[Market Update] - Market Snapshot 060923 | The Retirement Planning Group

Quick Takes

  • After starting on a down note in the first week of the year, U.S. stocks rallied for a second straight week, propelling the S&P 500 Index up +1.2% to a new all-time high. The tech-heavy Nasdaq Composite was up +2.3%, but small caps lagged again as the Russell 2000 Index slipped -0.3%. 
  • Bonds weren’t able to extend their rally from last week like their equity counterparts. Yields popped up for the week, particularly for the short end of the curve. As a result, the Bloomberg U.S. Aggregate Bond Index fell -1.1% for the week.
  • The U.S. dollar also rebounded last week, which was a headwind for non-U.S. assets. The MSCI EAFE and MSCI Emerging Market indexes were both down more than -2%, and the Bloomberg Global Aggregate ex-U.S. Bond Index was down -1.7%.
    [Market Update] - Market Snapshot 011924 | The Retirement Planning Group

    The S&P 500 rallies for a second straight week to a record high

    It was another holiday-shortened week, but for stocks, it was a mostly positive rally, with the S&P 500 Index finishing at a new record high. Following the 2023 trend, the technology sector led the gains, particularly the semiconductor industry and the artificial intelligence stocks. The S&P 500 rose +1.2% for the week and marked its first record since January 3, 2022. The Nasdaq Composite advanced +2.3% for the week, but the small cap Russell 2000 Index slipped -0.3%. 

    The rally came despite a slow start to the fourth-quarter earnings season. Investors were encouraged by the University of Michigan’s Consumer Sentiment survey, that showed its strongest improvement in January since summer 2021. That overshadowed poor Existing Home Sales and a slowdown in Housing Starts. Midweek, the Fed’s Beige Book, which is a collection of business anecdotes from the 12 Federal Reserve districts used by policymakers to prepare for their next monetary policy decision, found signs of a cooling labor market across most of the country. Cooling wages would help keep inflation on a downward path. The business contacts in the survey seemed optimistic about future growth and had mostly positive expectations, the survey found. Consumer spending was also reported to be solid across the country, with most contacts noting that holiday-related activity had met their expectations.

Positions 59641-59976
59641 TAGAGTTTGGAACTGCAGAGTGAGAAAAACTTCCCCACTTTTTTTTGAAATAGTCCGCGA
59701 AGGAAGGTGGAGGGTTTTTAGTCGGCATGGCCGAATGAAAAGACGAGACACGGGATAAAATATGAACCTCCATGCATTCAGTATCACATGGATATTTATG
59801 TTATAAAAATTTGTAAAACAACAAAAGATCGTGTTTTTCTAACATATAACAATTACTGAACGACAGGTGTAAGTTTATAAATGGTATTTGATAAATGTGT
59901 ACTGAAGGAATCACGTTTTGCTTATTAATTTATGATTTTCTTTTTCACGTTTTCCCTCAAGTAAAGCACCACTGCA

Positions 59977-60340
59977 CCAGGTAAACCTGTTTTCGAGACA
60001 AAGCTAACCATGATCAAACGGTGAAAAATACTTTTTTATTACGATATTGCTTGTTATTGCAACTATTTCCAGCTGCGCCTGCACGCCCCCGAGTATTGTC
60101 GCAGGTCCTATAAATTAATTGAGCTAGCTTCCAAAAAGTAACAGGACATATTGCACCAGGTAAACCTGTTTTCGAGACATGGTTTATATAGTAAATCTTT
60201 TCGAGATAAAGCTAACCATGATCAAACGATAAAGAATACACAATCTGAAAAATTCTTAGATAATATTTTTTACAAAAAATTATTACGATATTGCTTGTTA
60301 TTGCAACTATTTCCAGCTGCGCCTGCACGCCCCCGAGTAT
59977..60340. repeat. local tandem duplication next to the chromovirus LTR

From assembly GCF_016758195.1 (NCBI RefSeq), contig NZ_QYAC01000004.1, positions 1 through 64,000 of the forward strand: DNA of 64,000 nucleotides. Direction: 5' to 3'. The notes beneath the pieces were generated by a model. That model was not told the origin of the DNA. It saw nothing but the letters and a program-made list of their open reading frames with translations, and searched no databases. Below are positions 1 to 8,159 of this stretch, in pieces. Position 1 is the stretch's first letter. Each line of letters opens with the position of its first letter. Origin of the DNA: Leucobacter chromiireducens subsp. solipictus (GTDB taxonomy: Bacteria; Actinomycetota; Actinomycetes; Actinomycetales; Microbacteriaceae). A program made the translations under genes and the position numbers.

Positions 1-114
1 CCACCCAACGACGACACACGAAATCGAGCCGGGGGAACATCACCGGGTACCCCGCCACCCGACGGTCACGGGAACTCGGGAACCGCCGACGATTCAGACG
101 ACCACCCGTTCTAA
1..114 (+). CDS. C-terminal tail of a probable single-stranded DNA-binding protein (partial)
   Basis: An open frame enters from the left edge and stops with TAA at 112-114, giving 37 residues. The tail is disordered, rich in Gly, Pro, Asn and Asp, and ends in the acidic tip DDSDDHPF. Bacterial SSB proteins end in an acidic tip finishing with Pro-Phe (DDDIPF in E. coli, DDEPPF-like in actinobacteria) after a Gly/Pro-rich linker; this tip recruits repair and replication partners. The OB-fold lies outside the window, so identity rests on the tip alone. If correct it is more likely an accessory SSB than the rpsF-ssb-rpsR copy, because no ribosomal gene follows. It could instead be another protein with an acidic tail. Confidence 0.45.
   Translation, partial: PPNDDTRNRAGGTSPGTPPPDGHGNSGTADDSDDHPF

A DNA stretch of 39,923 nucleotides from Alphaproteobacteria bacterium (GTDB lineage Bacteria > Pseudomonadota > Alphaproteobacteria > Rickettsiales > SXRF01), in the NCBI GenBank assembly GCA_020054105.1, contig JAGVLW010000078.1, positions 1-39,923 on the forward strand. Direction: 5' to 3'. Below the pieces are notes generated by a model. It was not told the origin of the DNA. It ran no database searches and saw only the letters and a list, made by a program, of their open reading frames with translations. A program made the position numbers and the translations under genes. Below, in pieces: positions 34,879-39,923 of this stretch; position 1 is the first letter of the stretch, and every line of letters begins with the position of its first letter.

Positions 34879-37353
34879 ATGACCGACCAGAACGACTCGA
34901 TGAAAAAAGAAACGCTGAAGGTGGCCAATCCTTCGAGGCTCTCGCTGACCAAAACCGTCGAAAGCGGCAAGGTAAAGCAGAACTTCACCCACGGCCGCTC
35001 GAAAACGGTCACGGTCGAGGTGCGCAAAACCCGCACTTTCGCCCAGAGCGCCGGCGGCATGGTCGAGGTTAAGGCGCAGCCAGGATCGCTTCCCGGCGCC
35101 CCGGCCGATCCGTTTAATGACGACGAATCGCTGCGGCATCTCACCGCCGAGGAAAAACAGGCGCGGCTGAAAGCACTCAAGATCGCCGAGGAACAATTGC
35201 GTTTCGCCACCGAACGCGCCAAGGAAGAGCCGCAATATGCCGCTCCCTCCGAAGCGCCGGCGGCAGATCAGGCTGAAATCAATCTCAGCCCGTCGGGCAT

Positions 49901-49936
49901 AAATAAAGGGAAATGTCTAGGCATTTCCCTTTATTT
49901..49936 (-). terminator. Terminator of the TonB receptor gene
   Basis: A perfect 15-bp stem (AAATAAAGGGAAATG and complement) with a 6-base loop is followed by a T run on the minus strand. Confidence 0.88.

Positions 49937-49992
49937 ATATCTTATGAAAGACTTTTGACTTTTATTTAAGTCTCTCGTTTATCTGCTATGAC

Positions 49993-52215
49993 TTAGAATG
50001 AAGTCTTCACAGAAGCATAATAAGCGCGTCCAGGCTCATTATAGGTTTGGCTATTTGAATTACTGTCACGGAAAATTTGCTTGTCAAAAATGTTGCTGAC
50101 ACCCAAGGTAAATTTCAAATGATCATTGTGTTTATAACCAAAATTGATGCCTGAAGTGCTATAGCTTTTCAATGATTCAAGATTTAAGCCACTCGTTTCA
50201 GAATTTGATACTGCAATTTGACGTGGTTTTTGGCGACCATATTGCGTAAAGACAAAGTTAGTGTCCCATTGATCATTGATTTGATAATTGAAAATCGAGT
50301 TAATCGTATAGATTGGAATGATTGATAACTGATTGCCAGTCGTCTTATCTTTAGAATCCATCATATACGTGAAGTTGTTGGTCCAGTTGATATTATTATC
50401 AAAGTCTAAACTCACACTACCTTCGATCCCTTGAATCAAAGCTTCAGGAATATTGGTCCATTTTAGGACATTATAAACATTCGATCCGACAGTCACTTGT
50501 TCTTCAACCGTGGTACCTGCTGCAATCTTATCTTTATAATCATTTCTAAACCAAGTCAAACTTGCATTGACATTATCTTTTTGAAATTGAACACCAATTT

The market action overseas wasn’t nearly as positive as the U.S. developed market international stocks (as measured by the MSCI EAFE Index) fell -2.1%, while the MSCI Emerging Markets Index dropped -2.6%. 

    Fixed-income investors appeared concerned about lower odds of the Fed cutting rates in March. The 10-year U.S. Treasury yield rose +18 basis points to close at 4.12%. The shorter 2-year U.S. Treasury yield rose even more by +24 basis points, offsetting the prior week’s drop and closing at 4.38%. As a result, the Bloomberg U.S. Aggregate Bond Index declined -1.1% for the week. Like non-U.S. equities, non-U.S. bonds also fell, with the Bloomberg Global Aggregate ex-U.S. Bond Index dropping -1.7%.

    Chart of the Week

    The S&P 500 Index closed at an all-time high on Friday for the first time since January 3, 2022. At 512 trading days, the streak that just ended was the longest since the 1,375 trading days coming out of the Financial Crisis and the seventh longest streak without a record high on record, according to analysis from Bespoke Investment Group. But like much of the gains in 2023, the market leadership continues to be narrow. The 2,000 smaller capitalization stocks that comprise the Russell 2000 Index are still in a bear market, defined as being down -20% or worse from its all-time high. The Russell 2000 is down -20.5% from its all-time high set more than two years ago. These are unchartered waters; the S&P has never made an all-time high while the Russell 2000 was still in bear market territory.

    The S&P 500 closed at an all-time high Friday

    But the Russell 2000 is still in a bear market (more than -20% from its high)

    [Market Update] - The SP 500 closed at an all time high 011924 | The Retirement Planning Group

    Source: Bloomberg.

    Economic Review

    • According to the University of Michigan, the preliminary January Consumer Sentiment Index surged to 78.8 from 69.4 the prior month. That is the highest level since July 2021 and well above expectations for a reading of 70.1. The Current Economic Conditions component jumped to 83.3 from 74 the prior month. The Consumer Expectations component improved to 75.9 from 66.4 the prior month. One-year inflation expectations slipped to +2.9% from +3.1% the prior month, which is the lowest level since January 2021. The five-year inflation expectations also edged lower, to +2.8% from +2.9% the month before.
    • The Commerce Department reported that November U.S. Retail Sales rose +0.6%, above expectations for a +0.4% gain and the prior month’s +0.3% rise. Spending surged at internet retailers at the expense of brick and mortar stores, which were on the weak end. Sales of Health and Personal-care items declined -1.4%, and Gas Stations saw a -1.3% drop as fuel prices eased. Furniture and Home Furnishing stores sales also fell -1%. Sales ex-autos and gas were also up +0.6%, outpacing the +0.3% gain expected and matching the prior month’s unrevised level. The Control Group, a figure used to calculate GDP, jumped +0.8%, far ahead of expectations for +0.2% and up from +0.5% the prior month (revised up from +0.4%).